Bill seeks anti-violence funds consolidation

The 53 sexual and domestic-violence organizations in Virginia could serve victims better if a House of Delegates Appropriations committee acts on a bill to streamline the funding these organizations rely on.

House Bill 1, the first piece of legislation filed in the 2014 General Assembly session, would consolidate numerous sexual and domestic anti-violence funding streams and grant programs in a sub-fund of the Criminal Injuries and Compensation Fund.

By consolidating the current numerous funding streams and grant programs, administrative costs would be reduced because sexual assault and domestic violence agencies would not have to petition to multiple state agencies that now provide such funding, said Sheree Kedrick, executive director of Hanover Safe Place.

"One of the goals of streamlining funding is to lift the burden of applying for four to seven grants down to one," Kedrick said. "So, more time can be spent on community engagement."

HB1 originated during Sexual Assault Awareness Month in October 2013, when the Virginia Sexual Assault and Domestic Violence Action Alliance brought budgeting and funding concerns to the attention of Delegate Chris Peace, R-Hanover. In response, chief co-patron Peace helped draft HB1 to put more time and resources toward the needs of sexual assault and domestic violence victims by improving the funding structure.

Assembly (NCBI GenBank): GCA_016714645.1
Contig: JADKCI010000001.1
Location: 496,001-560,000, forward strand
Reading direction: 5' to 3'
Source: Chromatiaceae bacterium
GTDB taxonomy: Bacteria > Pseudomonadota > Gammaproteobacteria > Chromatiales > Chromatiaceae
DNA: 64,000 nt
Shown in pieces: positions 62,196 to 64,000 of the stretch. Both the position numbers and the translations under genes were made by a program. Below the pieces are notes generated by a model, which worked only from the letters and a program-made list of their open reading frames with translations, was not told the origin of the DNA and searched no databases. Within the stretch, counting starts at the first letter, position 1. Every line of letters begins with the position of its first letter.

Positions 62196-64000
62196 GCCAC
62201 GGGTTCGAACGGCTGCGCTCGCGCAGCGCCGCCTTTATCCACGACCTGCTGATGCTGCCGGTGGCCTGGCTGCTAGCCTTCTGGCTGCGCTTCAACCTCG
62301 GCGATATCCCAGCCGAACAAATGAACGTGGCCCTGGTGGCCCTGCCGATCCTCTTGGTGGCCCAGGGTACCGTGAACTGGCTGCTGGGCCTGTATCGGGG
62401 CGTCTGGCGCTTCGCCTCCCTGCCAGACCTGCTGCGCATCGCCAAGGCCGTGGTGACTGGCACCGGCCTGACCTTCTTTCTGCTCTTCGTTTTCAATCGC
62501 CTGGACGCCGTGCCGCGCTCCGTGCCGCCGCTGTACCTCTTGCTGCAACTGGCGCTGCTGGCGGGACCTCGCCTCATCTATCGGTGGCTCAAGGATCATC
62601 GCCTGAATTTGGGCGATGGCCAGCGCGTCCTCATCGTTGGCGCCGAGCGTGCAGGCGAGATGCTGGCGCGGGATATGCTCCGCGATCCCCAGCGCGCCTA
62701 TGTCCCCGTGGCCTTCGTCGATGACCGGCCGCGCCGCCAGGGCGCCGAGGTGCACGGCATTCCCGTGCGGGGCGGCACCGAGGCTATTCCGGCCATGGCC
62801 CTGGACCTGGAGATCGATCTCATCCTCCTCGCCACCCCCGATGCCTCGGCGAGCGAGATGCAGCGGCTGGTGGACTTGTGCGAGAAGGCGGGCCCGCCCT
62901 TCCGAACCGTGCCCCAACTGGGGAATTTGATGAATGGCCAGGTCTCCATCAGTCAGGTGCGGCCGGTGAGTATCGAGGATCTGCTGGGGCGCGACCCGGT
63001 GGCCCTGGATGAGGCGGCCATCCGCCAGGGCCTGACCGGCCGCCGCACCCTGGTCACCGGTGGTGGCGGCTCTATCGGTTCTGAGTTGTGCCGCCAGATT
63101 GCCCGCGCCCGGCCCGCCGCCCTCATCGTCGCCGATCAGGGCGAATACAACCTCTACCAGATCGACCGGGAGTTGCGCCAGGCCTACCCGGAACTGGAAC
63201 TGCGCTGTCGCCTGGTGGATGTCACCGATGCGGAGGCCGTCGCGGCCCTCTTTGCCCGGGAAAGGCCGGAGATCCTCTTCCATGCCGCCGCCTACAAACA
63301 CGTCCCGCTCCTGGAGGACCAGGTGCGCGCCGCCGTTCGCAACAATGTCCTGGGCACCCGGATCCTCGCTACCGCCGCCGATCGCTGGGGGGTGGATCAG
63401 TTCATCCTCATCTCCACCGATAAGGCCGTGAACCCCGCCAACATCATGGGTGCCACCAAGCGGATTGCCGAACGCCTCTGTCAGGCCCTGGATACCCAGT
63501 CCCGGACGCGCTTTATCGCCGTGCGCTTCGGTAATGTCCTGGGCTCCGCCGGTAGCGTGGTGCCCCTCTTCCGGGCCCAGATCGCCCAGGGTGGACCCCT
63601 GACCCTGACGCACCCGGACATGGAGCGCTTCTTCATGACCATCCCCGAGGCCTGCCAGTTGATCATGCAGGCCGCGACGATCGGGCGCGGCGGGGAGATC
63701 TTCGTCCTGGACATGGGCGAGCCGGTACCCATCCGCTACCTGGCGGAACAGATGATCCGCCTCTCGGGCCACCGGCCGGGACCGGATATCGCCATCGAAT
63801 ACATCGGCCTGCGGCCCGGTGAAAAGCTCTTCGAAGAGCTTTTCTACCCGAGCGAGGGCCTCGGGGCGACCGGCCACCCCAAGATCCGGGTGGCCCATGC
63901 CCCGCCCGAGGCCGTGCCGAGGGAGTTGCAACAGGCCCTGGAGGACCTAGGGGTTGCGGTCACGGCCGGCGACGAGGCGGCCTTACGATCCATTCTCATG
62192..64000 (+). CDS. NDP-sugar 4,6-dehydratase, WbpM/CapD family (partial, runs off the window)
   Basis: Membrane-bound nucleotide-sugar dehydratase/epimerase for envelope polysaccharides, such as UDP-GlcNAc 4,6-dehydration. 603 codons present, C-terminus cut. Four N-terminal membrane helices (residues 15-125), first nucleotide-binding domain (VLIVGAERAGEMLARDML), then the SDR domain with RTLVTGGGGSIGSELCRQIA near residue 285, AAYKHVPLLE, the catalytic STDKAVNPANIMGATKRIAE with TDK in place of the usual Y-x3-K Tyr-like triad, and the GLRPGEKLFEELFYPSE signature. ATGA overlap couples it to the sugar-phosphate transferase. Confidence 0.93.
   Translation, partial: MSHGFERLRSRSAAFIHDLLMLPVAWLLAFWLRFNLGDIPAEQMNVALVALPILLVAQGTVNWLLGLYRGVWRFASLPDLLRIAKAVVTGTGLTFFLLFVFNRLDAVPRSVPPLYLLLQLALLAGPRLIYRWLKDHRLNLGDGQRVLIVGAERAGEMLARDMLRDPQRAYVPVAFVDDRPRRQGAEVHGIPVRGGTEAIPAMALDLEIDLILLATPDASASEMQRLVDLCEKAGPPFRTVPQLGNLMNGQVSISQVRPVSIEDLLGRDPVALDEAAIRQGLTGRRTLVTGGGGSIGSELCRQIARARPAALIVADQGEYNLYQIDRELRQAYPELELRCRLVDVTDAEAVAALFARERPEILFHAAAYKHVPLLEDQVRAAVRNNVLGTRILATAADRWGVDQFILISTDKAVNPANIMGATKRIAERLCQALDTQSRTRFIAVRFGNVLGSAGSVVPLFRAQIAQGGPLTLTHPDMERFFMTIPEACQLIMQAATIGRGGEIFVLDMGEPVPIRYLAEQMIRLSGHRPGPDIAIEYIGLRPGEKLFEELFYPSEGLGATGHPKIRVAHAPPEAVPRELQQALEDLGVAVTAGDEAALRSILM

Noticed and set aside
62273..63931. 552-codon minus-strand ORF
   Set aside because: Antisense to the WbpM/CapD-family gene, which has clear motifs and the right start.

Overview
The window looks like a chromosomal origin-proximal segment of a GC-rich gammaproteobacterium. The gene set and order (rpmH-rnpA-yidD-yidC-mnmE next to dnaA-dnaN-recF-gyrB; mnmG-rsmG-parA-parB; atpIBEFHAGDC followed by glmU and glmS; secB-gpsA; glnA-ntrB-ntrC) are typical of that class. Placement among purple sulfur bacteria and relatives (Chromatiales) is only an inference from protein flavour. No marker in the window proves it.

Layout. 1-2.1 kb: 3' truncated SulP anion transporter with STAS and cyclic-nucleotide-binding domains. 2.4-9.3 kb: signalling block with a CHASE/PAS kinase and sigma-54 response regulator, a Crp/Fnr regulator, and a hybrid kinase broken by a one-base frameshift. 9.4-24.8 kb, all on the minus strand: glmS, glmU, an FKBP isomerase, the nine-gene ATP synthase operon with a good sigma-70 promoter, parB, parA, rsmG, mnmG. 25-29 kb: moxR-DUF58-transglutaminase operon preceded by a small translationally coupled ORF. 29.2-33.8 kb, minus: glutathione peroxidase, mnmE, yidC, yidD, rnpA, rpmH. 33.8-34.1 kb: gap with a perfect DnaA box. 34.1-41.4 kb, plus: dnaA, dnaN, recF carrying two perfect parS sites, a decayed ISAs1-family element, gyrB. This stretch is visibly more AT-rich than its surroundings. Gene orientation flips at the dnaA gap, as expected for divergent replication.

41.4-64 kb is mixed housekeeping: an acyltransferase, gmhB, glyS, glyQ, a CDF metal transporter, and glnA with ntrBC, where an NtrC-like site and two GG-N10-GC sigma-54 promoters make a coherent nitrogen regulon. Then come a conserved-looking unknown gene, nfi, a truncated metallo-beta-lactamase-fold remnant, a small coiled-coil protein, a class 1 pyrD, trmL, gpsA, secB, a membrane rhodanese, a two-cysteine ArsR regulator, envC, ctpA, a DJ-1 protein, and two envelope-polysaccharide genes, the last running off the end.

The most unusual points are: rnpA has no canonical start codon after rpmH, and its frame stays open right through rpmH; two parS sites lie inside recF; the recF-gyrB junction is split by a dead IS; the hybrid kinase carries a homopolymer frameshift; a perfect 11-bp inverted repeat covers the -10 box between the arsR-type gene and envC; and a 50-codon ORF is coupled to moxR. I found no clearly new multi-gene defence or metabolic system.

"There's been talk of a ‘war on women,’ but there's no clearer war in the community than sexual assault and domestic violence," Peace said.

The Criminal Injuries Compensation Fund was created in 1977 by the Virginia General Assembly to pay unreimbursed expenses of victims who suffer personal physical or emotional injury. The fund is supported by court fees, offender assessments, restitution and a federal Victim of Crime Act Grant, which supplements monies available to victims of violent crime.

While Kedrick said some smaller organizations, unfamiliar with the CICF, are skeptical of consolidating their resources, everyone is open to streamlining funding.

"In a time where we are losing funding, collaboration can help us enhance our services," Kedrick said.

Peace says while the services available to women and other victims of sexual assault and domestic violence have increased over the years, incidents of sexual and domestic violence have not decreased. The limited supply of resources available to Virginia victims cannot meet the demand for services.